By Michael Moreci & Ron Salas
Transference opens with what appears to be an overly familiar narrative sequence. Three espionage agents are driving through France. They are searching for an enigmatic terrorist named Fasad. Team leader Colton is weary of this mission, though. They have no intel on Fasad, while he seems to know way too much about them. This is not how it normally works. Something is askew. So far, so good. We have all seen this type of story play out in one form or another before. Suddenly, though, a commuter train explodes into flames, and Agent Jordon is shouting warnings about preserving the time line. Colton and associates are no longer standard issue spies.
After this prologue, the story flashes back to the present. Moreci gives readers a taste of how Colton normally operates. He has been charged with making sure that an entitled rich man allows his wife to leave him. See, she wishes to pursue her own life, become a heart surgeon, a heart surgeon which one day will save the life of a very important patient. That individual’s life cannot be put in jeopardy. In such a way, Moreci introduces into his story issues of causality, along with questions of destiny. These quandaries only become more pronounced as the narrative continues to unfold.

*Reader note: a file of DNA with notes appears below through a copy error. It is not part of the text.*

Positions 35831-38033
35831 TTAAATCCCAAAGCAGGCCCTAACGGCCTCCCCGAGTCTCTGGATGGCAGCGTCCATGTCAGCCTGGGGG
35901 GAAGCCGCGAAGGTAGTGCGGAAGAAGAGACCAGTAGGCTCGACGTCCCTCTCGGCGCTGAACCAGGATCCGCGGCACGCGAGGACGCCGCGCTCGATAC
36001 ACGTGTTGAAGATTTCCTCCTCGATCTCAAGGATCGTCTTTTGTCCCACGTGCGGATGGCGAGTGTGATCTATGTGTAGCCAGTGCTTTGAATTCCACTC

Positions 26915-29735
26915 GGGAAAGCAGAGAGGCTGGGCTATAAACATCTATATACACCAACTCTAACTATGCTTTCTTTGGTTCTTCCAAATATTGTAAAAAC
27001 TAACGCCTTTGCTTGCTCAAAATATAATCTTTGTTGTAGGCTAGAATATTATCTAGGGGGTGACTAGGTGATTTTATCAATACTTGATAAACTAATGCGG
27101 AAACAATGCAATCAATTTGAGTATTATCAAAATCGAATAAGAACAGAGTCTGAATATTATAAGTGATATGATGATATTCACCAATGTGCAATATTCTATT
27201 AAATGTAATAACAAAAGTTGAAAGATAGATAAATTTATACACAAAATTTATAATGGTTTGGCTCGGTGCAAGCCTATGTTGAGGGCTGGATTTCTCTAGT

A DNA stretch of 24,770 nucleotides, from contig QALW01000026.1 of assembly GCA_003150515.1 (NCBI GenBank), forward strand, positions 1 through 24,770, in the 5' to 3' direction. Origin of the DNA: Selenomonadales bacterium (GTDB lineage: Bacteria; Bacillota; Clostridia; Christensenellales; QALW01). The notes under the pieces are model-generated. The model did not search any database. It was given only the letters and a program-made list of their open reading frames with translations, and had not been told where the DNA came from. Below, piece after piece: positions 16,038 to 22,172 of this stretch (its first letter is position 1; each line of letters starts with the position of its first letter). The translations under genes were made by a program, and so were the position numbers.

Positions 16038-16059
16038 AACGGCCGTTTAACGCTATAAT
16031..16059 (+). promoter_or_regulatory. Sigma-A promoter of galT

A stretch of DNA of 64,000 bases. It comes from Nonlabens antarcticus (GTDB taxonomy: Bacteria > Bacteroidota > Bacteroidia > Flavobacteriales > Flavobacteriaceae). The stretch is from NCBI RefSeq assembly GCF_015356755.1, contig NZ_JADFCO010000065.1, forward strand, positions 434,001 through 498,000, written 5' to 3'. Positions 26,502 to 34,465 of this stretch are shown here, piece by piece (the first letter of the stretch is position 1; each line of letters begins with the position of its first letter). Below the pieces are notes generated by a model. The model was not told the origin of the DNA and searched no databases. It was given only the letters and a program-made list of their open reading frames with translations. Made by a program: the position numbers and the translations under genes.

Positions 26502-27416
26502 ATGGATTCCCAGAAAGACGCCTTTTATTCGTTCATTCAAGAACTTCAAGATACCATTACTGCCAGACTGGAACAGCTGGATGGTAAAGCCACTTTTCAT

It would seem that Dr. Cyril Ormon, the inventor of time travel technology, was not as dead as once believed. Sources indicate that the body presumed to be his was actually a badly disfigured decoy. Instead the scientist has been held captive by Fasad. Naturally, this has caused concern within the agency. If Fasad, or anyone really, gains access to workable time travel tech, then Colton’s job gets much more complicated. He and his colleagues are used to having an advantage over any rivals: only they can jump from one year to another. What happens when others can do so as well? Who even are the others? Nations? Stateless groups? The fact that no one has any facts on Fasad does not make the situation any more reassuring.
In fact, Colton has been increasingly disorientated of late. Constants of his private life have been reversed. Whoever this Fasad may be, he seems to be striking at Colton personally. Does he bare a grudge against the agent, or is he simply tripping up Colton so that he is unable to focus on his job?
This is an intriguing set-up full of character drama which also broaches on some compelling themes. The discussions of time travel technology are reminiscent of those involving nuclear weapons. Everything is fine as long as only the “good guys” have them. However what happens once they falls into less well-intentioned hands? Could anyone ever have been trusted with it anyway? Once you start fiddling around in the time stream, can you truly control what the outcome might be? I am curious to see how Moreci explores these ideas as the series progresses.
Ron Salas provides a minimalistic art style which is a good fit for the book. His clear figural sense makes sure that the characters do not get lost amidst the dynamic action. Particularly powerful is the image of Colton sitting in his car, the burning wreckage of the commuter train reflected in his window.
Overall, this is a solid debut, which promises to add another strong title to Black Mask’s line.
Transference #1 will be released by Black Mask Studios on Wednesday, July 8th